Aloysius Pang’s death: Even one death is one too many



Actor Aloysius Pang’s death has added to the list of deaths in the name of National Service.

You know why his accident and death is getting Singaporeans riled up? It’s not just because he’s a celebrity, but because we did not expect people to go for 2 weeks reservist training and die.  


Before Aloysius’ accident on 19 Jan, people were already unhappy with conscription because every Singaporean son is precious to us and there haven been little closure on previous deaths (CFC Dave Lee, 3SG Gavin Chan, CFC Liu Kai). Without closure, every mother and father with a son can’t help but worry as their child approaches the enlistment age – the age where you as a parent have NO CHOICE but to hand over your precious life and blood to the state. Yes, the mother remembers that it was not so long ago that she first held him in her arms, when he took his first steps, said his first words, graduated from Kindergarten… you get what I mean.


With Aloysius’ accident and death, henceforth, every mother, father, girlfriend, wife, daughter and son of an ORNSmen who has to go for reservist training will lose sleep. Oh I exaggerate you say… oh really?


It’s no longer just “see you on Friday” as the guy may put it when he says goodbye. Before Aloysius’ accident, did we think we would send our sons, boyfriends and husbands back for in-camp training and think that we may never see them again? Did we as a nation forget that there will always be dangers, even if the battlefield is but a mock one?


This means that the lifespan of worrying about of NS, in the eyes of the people, especially mothers and wives, has effectively lengthened by more than 10 folds. No longer 2 years thereabouts, but until they either finish their cycle, or get military release at 45 years old.
I think this post by Memedef puts it across the best.




Indeed, the meaning of “going back for reservist” has changed forever.

As the nation mourns the loss of a young man, we couldn’t help but also notice a  disturbing phenomenon.


There have been “swift and decisive” replies to comments online that questioned if safety protocols need to be reviewed or if heads should be rolled – genuine questions from concerned citizens who have a vested interest – have been swiftly countered by a bunch of “die-hard SAF fans”.  Some of them have profiles that shows you nothing (Mindef keyboard warriors?) while some of them have photos of themselves in uniforms on their profiles, aka Regulars. For the latter, we wonder if they have gotten the green light to comment all over social media.


Here’s some. We considered masking their names, but we wonder why we should since they’ve been so blatant, so we didn’t.



There is a time and place for everything. As a nation grieves, perhaps they ought to use a bit of restraint in their comments and rebuttals. Yes, even if the comments are on your Ministry’s Facebook page.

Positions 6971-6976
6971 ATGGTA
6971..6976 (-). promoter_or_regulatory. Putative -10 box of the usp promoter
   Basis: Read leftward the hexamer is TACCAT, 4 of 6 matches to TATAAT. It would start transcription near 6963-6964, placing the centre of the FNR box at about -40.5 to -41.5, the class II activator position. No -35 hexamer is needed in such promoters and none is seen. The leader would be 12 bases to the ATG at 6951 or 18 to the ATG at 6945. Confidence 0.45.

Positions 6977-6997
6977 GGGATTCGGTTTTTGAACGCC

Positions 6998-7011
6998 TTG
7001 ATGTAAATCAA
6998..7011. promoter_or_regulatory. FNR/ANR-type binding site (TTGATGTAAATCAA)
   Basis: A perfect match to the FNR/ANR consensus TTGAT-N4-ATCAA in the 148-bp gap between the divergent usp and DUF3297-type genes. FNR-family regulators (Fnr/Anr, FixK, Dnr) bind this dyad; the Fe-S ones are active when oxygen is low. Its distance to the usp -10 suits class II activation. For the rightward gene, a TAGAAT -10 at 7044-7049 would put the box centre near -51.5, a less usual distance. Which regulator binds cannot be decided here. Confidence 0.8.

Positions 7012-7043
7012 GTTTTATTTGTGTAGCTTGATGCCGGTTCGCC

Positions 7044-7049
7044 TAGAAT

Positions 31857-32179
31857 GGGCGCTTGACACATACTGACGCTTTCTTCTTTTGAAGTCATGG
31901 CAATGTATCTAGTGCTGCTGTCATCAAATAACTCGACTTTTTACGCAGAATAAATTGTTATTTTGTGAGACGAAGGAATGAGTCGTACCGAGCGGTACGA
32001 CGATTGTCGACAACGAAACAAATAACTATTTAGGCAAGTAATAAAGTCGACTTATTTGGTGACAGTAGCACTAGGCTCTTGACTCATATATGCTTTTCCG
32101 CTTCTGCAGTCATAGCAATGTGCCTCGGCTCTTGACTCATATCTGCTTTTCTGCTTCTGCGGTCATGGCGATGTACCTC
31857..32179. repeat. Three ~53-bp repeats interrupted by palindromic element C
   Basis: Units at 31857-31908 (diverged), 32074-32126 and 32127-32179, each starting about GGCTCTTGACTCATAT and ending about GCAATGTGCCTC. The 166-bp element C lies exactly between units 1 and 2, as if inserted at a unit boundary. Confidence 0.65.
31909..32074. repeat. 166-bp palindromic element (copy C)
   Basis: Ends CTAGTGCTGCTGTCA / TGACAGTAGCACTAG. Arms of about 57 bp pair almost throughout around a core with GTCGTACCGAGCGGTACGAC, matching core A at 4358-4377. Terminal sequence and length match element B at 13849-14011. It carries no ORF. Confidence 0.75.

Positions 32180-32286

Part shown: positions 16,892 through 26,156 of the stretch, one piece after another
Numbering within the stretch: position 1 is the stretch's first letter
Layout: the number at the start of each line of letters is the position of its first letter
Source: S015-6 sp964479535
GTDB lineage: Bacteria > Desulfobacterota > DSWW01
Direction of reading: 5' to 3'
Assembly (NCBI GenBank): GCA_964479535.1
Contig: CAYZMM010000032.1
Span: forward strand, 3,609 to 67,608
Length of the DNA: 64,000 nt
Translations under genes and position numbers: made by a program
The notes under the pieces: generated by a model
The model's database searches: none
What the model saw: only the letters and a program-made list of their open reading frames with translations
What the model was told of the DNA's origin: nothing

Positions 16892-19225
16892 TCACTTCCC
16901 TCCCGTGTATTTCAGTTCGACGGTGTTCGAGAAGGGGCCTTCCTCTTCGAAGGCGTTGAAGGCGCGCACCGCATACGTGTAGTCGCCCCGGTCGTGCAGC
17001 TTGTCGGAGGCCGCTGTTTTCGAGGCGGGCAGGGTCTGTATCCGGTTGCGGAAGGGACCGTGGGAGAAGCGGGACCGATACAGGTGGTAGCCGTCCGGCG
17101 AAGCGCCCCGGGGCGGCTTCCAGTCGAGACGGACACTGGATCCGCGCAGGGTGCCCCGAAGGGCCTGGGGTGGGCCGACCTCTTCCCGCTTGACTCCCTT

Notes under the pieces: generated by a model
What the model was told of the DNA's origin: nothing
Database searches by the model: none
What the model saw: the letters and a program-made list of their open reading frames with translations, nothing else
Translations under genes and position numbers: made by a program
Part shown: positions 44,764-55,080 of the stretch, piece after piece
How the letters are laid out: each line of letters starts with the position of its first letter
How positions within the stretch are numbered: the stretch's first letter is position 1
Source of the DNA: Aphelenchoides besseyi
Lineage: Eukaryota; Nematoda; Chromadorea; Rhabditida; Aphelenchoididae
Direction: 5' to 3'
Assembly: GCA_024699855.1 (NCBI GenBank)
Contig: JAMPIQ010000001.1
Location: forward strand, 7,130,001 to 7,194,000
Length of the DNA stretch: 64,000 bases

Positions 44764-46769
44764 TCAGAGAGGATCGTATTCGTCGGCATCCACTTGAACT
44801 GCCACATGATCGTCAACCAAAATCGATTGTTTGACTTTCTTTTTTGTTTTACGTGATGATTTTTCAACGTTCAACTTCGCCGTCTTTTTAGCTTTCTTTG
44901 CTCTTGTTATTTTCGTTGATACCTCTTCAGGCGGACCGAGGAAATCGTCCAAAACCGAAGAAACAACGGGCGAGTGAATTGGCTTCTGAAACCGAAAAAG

Someone’s son has died. We know you love the SAF, you can scream that out in the showers, we don’t care (but your neighbours would probably call police). We care that you delivered sons back to us lying cold in body bags. Sons that were loved and cared for, and painstakingly raised and groomed with all the love their mothers and fathers could ever give. The dead cannot be brought back to life, so whatever you say is just B*S*. Perhaps you should be defending Singapore against trolls from Up North other countries instead of blindly trying to defend a SAF that has, no matter which angle you look at it, lost a life yet again. Even when fingers are not pointed but questions are aired, these keyboard warriors comes guns blazing. It’s gotten to a point that you can smell them coming. Just type “accountability” and “People at the top should resign” in one of the comments section. See them come like jungle mosquitoes. Give us a break already.



Frankly, Singaporeans must be given space to grieve and to raise questions about what is being done to prevent deaths and challenge the government to re-think the system. This is a Singapore that we all own. It is not the Government’s Singapore, it is not Mindef’s Singapore. It is OUR Singapore. A system that worked in the 80s may not be the best system now. Who knows? Singaporeans want to see something concrete done so that no more sons will be needlessly taken away from us. Let Singaporeans and the aggrieved have a good closure. Let us know that these boys have not died in vain. And more importantly, assure every parent, wife and child out there that there will be no more deaths. Try your 1000% to prevent accidents.

Of course, it is easy for IBs someone to say, “You say so easy, you join the SAF and do lah!”

We never said it was easy.

We are asking Mindef and SAF, supposedly filled with very bright people, to do their difficult job and do it well. Hack away at bad practices and habits, improve processes, tighten gaps. Overhaul the system if need be. THINK. IT. THROUGH. That’s all this nation is asking for.  And if you cannot do the job, then let the next better person do it.

It is time for Mindef to acknowledge that they have not fulfilled the unspoken promise of looking after our sons. And apologize for it.
Since there is a COI, we hope that the COI be done without fear or favour. Otherwise, Aloysius’ death may well be the proverbial straw that breaks the camel’s back.

P.S: Minister Ng Eng Hen, when Cpl Kok died, Minister Shanmugam faced the media like a man. Perhaps you should have done the same at the onset as well.  We really didn’t appreciate hearing breaking news from your FB.  #justsaying